Bishops call on government to abandon same-sex plans
The Canadian Conference of Catholic Bishops says the federal government has a duty to protect the definition of marriage.
The head of the conference says defining marriage as a union between a man and a woman is not a violation of human rights, but a reasonable distinction.
Most Rev. Jacques Berthelet says the federal government is confusing equality with uniformity.
The federal government has submitted a draft law to the Supreme Court that would change the definition of marriage to include same-sex couples.
The CCCB is calling on Canadians to denounce Ottawa's proposed changes to the legal definition of marriage. The bishops say traditional marriage doesn't discriminate. They argue the legislation would cause irrevocable damage to society.
The bishops say marriage pre-dates both government and the church. They say the state has the duty to protect the traditional definition of marriage to ensure the future of society.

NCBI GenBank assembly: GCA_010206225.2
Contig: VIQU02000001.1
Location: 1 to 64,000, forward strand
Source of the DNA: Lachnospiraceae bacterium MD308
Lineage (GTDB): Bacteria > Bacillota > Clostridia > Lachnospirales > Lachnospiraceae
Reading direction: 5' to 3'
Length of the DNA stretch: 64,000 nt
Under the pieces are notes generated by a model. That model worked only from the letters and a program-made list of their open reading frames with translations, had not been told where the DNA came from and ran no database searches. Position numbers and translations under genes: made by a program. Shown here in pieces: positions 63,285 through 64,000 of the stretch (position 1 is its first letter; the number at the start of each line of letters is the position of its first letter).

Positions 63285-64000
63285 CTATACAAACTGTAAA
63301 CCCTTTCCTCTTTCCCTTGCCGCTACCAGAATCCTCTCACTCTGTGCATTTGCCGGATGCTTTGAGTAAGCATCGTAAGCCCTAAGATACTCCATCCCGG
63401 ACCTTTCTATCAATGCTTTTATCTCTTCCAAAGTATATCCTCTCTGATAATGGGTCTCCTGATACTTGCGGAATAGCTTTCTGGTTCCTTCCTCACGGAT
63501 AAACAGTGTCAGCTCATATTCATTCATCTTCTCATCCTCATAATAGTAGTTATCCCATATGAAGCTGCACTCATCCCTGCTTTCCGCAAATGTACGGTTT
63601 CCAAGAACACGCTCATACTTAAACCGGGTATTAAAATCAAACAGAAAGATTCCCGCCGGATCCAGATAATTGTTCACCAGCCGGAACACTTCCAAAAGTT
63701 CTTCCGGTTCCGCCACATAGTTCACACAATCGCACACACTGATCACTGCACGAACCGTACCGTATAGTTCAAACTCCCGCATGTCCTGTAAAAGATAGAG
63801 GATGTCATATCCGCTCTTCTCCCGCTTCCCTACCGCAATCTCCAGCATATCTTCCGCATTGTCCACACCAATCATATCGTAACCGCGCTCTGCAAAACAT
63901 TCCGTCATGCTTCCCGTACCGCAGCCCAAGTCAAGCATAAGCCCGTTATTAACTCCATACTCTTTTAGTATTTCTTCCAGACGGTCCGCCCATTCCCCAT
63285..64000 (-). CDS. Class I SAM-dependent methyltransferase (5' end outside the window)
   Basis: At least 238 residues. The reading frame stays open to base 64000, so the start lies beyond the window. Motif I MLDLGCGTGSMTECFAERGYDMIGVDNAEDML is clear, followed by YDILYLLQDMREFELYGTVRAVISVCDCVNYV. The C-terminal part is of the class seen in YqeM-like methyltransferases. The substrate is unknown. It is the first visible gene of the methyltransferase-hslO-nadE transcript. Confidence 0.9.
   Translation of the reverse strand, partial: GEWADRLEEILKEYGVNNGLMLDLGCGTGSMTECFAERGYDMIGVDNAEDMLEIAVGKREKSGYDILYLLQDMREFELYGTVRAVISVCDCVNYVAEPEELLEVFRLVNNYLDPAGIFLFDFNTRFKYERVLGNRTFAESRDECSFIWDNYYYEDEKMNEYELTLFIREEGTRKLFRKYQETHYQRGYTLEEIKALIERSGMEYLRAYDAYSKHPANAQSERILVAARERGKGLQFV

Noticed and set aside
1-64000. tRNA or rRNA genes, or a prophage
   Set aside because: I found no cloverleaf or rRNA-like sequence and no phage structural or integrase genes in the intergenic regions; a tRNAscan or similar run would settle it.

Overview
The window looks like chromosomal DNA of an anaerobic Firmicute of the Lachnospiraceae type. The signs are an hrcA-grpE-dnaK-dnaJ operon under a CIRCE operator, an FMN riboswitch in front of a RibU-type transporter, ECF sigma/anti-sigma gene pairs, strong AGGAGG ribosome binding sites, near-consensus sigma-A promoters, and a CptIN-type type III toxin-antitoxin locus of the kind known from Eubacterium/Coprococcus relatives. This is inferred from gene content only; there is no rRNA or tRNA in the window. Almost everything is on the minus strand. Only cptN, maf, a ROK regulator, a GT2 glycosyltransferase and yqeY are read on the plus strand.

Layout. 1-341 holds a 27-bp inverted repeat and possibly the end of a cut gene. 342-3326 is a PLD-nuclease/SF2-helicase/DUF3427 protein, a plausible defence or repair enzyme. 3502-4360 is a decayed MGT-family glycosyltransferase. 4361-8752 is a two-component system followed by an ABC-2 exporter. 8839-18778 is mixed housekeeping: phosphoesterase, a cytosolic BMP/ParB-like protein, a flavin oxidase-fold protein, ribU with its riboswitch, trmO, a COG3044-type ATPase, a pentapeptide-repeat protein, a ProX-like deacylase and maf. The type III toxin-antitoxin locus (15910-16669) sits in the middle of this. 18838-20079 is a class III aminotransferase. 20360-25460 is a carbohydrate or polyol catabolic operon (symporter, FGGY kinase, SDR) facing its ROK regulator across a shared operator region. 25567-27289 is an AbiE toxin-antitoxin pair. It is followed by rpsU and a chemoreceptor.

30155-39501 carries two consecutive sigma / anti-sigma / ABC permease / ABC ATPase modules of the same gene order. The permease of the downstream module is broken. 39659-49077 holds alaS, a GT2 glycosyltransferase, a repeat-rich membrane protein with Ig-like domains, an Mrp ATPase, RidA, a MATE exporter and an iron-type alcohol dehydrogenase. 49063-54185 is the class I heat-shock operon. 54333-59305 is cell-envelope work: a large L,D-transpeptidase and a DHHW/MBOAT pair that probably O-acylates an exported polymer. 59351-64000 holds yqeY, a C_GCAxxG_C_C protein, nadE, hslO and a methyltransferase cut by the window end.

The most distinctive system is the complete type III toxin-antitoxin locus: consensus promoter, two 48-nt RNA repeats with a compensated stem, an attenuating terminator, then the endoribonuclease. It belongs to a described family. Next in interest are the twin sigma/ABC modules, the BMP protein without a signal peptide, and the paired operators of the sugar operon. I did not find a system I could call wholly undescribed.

The archbishop of Montreal, Jean-Claude Cardinal Turcotte, says the purpose of marriage is to procreate and he says children need both a mother and a father. He says the proposed law confuses equality with uniformity. And he says it could set a dangerous precedent.
"I give the example of a brother and a sister. They love themselves very much. A father and his girl. He loves her very much. Does that constitute a marriage?"
At least two Catholic priests in Canada have spoken out in support of gay marriage, but the church reacted differently in the two cases. Newfoundland priest Fr. Paul Lundrigan was publicly reprimanded by the archbishop of St. John's.
But when Quebec priest Fr. Raymond Gravel called the Vatican's statement on same-sex marriages "discriminatory, hurtful and offensive," he wasn't reprimanded.
Fr. Gravel says the explanation is that the Catholic Church in Quebec has evolved differently than in the rest of Canada. He says "Quebec Catholics might be closer to the realities of society and more accepting of homosexuals."
Cardinal Turcotte acknowledges the church has to do more to respect gays and lesbians, but he says changing the definition of marriage is not the way.